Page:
Actually he is worse: His deafness to Jesus’ insistence on the cross as the precondition of messiahship will lead him to deny that he knows Jesus (in truth, I guess, he doesn’t) and then, with the others, in Chapter 14, having fallen asleep, despite Jesus’ plea that he and the others stay awake, to “abandon him and flee.” There is an obstinacy here that goes beyond what appears like supportiveness — not you, Lord; we’ll make sure you never suffer. There is an insistence that the ways we want things done will also be done by God, that the route to success, or heaven if you like, is success — heaven, all the way. (Though the Crucified said, “I [not success] am the Way,” and the specific directive that His own “take up the cross” can’t be avoided in this instruction about discipleship.)

So James’ exhortation about “practicing” faith — i.e., giving real flesh and blood to the relationship, the covenant, between ourselves and God — takes on new, and perhaps difficult, meaning. There can be no relationship with God (“faith”) that does not include “practice,” and that practice must involve the self-denial of the cross.

But yet, that can’t mean a life spent looking for opportunities to be miserable. On the contrary, it means that one who is deeply in love with God, in a “faith” connection, will, as Jesus did, find delight in that connection. The “practice” will be a renewed incarnation in every one of us. The “presence” is what informs the “practice.”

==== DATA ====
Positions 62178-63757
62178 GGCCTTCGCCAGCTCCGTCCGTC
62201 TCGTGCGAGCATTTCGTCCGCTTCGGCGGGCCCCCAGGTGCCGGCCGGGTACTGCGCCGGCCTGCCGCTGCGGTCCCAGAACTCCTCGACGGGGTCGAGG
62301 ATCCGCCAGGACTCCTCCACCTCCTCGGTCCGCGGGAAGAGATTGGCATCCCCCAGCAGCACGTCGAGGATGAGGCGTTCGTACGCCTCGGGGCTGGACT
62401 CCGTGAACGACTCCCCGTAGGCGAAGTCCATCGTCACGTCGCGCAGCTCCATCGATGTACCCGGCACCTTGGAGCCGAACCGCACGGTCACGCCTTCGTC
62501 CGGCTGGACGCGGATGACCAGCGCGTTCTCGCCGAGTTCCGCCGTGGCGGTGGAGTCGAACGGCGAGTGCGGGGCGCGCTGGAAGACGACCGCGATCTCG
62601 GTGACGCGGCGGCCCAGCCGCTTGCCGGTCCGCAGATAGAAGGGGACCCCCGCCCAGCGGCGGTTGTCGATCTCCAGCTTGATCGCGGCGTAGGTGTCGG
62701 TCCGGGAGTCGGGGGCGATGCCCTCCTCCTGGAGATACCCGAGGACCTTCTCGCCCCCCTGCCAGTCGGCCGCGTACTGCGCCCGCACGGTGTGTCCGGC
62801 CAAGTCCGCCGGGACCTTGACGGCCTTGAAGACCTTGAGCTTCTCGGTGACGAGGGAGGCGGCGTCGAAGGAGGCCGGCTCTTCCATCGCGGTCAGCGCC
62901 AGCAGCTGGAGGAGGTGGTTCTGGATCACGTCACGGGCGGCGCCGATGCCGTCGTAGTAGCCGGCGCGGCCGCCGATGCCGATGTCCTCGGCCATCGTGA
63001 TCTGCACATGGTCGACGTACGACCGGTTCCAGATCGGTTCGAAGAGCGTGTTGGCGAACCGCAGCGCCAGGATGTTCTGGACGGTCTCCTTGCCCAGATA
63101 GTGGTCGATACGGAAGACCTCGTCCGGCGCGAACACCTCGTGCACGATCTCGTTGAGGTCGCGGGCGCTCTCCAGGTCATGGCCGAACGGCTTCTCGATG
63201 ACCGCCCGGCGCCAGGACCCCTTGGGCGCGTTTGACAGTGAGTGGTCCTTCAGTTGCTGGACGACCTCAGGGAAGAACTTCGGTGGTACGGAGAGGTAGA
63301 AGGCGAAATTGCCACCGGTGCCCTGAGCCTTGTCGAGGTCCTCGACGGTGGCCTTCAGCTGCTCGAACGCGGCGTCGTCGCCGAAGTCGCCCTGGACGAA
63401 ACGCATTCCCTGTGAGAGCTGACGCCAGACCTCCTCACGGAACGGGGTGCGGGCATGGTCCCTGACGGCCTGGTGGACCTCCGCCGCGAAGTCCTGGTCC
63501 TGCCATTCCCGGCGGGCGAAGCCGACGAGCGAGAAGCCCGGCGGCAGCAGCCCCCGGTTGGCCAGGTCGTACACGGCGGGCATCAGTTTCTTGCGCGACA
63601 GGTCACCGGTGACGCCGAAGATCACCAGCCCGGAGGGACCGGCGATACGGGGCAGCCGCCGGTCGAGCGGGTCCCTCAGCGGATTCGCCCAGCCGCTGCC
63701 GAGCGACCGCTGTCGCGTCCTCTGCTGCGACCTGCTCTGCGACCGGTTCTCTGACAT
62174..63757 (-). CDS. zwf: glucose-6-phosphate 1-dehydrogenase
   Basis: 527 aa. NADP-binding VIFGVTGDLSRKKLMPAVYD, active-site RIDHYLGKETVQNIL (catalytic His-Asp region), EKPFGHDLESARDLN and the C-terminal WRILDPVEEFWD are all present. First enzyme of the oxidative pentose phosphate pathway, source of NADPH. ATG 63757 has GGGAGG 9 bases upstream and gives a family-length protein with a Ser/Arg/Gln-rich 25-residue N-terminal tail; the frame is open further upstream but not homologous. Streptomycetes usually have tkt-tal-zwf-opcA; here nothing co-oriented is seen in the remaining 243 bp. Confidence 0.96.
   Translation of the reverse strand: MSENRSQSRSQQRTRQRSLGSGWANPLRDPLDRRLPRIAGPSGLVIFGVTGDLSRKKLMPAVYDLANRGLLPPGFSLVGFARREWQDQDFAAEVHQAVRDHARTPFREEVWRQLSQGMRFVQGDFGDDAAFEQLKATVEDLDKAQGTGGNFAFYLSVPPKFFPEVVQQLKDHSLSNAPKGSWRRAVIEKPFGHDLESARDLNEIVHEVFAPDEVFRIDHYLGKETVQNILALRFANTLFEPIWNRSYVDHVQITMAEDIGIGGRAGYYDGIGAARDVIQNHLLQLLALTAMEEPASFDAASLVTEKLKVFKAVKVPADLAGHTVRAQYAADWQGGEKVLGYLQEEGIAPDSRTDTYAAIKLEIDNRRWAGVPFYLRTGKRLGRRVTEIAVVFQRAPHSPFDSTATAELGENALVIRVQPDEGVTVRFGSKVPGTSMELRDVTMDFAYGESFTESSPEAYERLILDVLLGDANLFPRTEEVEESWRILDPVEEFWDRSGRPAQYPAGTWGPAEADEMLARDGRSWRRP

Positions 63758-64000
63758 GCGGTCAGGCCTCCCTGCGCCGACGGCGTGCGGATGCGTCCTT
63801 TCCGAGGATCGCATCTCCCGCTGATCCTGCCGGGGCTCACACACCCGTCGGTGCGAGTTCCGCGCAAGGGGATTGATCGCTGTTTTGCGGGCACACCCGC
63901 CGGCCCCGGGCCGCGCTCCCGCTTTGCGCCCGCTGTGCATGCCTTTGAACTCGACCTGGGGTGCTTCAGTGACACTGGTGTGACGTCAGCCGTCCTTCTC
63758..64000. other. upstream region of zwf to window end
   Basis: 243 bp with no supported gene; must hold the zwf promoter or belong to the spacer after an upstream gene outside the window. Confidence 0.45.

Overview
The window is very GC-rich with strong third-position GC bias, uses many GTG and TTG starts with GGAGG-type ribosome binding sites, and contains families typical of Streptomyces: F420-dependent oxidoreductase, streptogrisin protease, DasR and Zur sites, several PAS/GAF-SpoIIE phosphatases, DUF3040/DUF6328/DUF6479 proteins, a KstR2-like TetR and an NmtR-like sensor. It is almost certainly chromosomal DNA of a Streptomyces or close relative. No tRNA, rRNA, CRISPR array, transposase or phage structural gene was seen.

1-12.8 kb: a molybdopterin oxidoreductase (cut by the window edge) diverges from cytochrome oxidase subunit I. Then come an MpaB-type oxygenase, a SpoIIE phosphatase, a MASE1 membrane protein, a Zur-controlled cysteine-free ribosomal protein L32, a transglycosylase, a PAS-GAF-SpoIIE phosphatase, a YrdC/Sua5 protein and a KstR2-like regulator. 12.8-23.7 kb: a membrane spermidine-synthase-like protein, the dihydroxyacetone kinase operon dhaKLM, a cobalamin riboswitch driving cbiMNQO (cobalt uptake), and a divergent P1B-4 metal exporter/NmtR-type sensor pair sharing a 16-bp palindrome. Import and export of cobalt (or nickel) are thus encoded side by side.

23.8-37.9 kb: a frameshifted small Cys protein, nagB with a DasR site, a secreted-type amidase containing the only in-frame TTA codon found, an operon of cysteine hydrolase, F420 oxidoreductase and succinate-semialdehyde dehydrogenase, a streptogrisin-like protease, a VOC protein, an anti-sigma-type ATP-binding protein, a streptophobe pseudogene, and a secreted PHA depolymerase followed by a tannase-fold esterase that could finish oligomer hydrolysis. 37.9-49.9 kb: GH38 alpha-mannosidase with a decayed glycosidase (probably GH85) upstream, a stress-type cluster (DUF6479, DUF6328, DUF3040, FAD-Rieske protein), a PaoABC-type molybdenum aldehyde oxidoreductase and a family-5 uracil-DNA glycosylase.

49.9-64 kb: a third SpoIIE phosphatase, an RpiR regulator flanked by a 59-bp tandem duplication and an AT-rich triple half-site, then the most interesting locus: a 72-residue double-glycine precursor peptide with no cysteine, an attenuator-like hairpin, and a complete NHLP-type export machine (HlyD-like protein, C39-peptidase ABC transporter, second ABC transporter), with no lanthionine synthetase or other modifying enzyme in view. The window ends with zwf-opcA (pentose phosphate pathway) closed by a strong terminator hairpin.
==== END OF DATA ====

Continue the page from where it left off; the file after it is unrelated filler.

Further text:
There can’t be a shortcut; the way is the Way of Jesus, the messiah who is so because He did not shirk the pain of being human. Would you, ultimately, want as your lord and leader one who had no recognition of your struggle? It would seem that in presidential elections that is a serious question. But in messianic matters, it has long since been settled. The one we hail is not Peter’s impervious conqueror but is instead the Crucified.

Something in us, when asked to accept that messiah, still may resist. But even as we relish the image of a conquering messiah, a conquering Church, a triumphant religion holding sway, we have to hear Jesus, mounting the cross and saying “Yes” to the Father and roaring, in the same breath to our misunderstanding, “Oh, GAD, NO!”[hr]

Readings for the 24th Sunday in Ordinary Time

Isaiah 50: 5-9a

Psalm 114: 1-2, 3-4, 5-6, 8-9

James 2:14-18

Mark 8: 27-35[hr]

Father Catania is an English professor at Molloy College, Rockville Centre, L.I., and an assistant at Holy Child Jesus parish, Richmond Hill.